Tuesday, July 12, 2011

Flood and Flame


The ancient Egyptians had a tale of how the earth emerged—one of their many tales of how our world came to be.

They envisioned a great watery chaos. And in the middle of the swirling waters appeared a little earthen mound, called the Benben. And standing on top of that mound was the Benu bird (or Bennu bird), the Gray Heron. And the earthen mound grew and grew, larger and larger, until it became the wide earth that we walk on every day.

This tale seemed strange to me until the other day, when I was on the Nile ferry. A clump of weed was floating down the river. And an egret was standing tall and serene on that rapidly-floating clump of weed.

Now it all made sense. When the Nile flooded, great clumps of mud with vegetation floated down the river, with long-legged avian passengers standing on them. This flood brought the rich black soil which made possible the harvest, without which life would be impossible.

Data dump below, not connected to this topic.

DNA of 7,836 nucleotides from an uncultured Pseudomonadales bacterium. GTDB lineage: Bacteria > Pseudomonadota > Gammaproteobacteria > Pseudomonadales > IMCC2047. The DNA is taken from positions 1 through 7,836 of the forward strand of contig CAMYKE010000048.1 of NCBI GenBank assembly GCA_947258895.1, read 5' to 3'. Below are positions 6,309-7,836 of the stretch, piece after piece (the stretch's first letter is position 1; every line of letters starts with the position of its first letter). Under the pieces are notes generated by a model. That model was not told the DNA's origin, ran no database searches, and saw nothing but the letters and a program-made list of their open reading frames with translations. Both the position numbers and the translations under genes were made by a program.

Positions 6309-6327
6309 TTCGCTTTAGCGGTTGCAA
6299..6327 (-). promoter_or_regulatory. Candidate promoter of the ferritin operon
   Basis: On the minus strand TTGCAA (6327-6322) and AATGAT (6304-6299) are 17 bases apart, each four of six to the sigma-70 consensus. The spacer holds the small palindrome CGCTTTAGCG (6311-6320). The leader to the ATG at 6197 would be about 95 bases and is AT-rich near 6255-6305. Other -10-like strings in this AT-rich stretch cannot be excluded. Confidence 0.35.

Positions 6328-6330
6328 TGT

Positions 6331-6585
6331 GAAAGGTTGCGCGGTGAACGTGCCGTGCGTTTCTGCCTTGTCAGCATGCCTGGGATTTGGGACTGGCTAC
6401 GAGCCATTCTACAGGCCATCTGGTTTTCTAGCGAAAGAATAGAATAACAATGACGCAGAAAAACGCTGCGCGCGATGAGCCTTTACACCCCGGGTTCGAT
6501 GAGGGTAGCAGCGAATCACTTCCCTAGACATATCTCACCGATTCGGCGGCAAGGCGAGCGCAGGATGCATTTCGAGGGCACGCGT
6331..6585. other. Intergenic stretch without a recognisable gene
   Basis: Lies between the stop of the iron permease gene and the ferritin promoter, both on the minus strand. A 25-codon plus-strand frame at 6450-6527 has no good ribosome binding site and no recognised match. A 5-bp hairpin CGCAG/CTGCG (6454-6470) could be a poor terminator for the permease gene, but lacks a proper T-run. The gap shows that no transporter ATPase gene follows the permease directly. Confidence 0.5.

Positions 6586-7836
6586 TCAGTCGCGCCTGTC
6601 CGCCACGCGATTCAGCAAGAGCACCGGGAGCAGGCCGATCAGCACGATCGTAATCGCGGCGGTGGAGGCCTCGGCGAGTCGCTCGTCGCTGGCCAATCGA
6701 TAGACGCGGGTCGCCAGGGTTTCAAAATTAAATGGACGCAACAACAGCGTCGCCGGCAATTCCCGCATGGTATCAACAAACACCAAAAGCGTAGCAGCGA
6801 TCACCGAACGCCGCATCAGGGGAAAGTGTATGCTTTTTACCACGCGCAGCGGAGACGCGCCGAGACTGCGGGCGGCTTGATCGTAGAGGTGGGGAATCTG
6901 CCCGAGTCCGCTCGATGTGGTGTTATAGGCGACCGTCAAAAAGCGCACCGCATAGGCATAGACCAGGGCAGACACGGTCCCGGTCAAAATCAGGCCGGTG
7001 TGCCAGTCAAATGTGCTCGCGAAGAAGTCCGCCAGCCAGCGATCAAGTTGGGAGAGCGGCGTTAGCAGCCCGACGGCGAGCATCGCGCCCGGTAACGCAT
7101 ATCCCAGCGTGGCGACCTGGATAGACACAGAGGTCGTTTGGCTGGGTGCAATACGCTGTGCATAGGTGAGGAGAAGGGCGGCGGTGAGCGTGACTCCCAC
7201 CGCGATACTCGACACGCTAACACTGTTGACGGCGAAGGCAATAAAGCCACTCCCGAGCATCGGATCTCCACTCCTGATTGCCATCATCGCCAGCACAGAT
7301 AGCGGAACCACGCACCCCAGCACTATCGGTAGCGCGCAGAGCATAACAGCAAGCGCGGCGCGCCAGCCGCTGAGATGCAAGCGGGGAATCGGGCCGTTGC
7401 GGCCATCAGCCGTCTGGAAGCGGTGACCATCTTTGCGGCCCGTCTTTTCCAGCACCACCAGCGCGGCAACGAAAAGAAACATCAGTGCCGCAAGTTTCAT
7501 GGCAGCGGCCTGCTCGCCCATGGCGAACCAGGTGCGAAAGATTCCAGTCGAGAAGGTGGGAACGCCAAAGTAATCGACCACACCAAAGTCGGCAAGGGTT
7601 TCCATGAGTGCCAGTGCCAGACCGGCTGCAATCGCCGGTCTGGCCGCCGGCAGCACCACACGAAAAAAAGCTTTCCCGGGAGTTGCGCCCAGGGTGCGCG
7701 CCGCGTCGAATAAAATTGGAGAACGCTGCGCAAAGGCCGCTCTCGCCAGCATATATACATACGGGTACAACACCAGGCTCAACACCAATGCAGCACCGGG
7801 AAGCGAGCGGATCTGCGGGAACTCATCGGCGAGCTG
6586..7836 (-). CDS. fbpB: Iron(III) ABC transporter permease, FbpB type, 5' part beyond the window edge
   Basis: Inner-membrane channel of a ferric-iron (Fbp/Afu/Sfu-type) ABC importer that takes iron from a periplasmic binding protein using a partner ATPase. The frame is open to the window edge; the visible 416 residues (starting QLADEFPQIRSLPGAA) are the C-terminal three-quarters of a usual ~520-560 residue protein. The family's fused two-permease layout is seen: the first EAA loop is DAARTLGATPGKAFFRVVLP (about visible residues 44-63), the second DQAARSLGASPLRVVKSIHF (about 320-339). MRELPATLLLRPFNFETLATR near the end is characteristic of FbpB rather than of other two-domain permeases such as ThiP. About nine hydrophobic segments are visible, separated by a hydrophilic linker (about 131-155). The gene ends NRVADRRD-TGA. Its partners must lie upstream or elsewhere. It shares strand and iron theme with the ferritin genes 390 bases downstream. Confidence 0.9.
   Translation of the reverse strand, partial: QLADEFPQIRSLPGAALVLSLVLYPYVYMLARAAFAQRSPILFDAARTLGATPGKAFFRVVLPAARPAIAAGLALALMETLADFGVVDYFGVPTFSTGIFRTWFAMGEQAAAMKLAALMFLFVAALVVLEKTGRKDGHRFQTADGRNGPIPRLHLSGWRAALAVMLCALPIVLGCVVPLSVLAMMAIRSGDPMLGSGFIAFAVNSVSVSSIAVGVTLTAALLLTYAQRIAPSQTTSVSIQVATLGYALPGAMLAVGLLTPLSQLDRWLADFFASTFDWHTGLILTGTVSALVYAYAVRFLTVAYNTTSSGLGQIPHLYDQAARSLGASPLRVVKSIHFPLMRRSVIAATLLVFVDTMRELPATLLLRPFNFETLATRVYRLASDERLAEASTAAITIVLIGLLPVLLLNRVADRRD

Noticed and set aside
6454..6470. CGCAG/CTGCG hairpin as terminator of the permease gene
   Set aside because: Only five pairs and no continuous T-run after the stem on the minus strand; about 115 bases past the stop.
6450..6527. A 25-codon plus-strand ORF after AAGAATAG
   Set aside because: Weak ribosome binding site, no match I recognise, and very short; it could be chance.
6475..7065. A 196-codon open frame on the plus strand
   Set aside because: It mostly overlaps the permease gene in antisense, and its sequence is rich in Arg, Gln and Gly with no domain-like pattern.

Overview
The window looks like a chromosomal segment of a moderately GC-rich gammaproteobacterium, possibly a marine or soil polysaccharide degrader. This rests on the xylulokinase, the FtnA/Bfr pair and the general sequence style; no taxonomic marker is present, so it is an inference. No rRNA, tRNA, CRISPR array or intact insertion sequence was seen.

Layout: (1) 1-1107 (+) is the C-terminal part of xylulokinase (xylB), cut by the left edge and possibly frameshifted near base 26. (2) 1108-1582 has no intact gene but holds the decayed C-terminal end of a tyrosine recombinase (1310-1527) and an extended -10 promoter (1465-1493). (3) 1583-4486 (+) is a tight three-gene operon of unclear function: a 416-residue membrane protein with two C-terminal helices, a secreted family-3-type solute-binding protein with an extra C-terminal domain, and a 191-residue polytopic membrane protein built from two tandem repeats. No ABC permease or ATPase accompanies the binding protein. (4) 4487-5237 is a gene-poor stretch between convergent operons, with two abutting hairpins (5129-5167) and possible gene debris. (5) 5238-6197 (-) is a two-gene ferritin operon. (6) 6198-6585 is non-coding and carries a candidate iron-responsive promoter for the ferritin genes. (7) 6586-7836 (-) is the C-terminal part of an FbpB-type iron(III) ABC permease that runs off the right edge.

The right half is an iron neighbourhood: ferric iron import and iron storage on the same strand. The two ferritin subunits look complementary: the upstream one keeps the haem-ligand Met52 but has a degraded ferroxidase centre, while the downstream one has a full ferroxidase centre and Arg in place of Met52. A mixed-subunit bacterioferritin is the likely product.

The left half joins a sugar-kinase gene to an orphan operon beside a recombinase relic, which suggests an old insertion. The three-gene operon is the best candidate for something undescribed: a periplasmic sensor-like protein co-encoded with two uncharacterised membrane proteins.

So the Benu bird was a symbol of life born in the flood-waters.

But the fire of the sun is essential for life—as essential as water. So the ancient Egyptians also believed that the Benu bird was born in the flames of a burning tree in Heliopolis, the city of the sun, near Memphis.

The ancient Greeks adopted this Gray Heron as the Phoenix, born in flame. Herodotus reported that the Phoenix lays an egg in the flames, once every five hundred years, and the new bird hatches from this fire.

The Sothic cycle is an ancient-Egyptian cosmological pattern that repeats roughly every 1500 years (or three times five hundred years).  The ancient-Egyptian priests in Heliopolis may have used the legend of the fiery Benu bird to express their knowledge of the Sothic cycle or of some other cosmological cycle. The tale was a kind of code, revealing to the inquisitive Greek stranger the fact that they possessed this knowledge, without revealing too much of the knowledge itself.

So there we have the opposites, flood and fire, united in the paradoxical tale of the Benu bird or Phoenix, symbol of life.

[Wikipedia has an article about the Bennu bird. We have linked to their really cool picture. wh
Wikipedia also has a comprehensive article on the Sothic Cycle.
Also an article about the Phoenix, including the relevant quote from Herodotus.]

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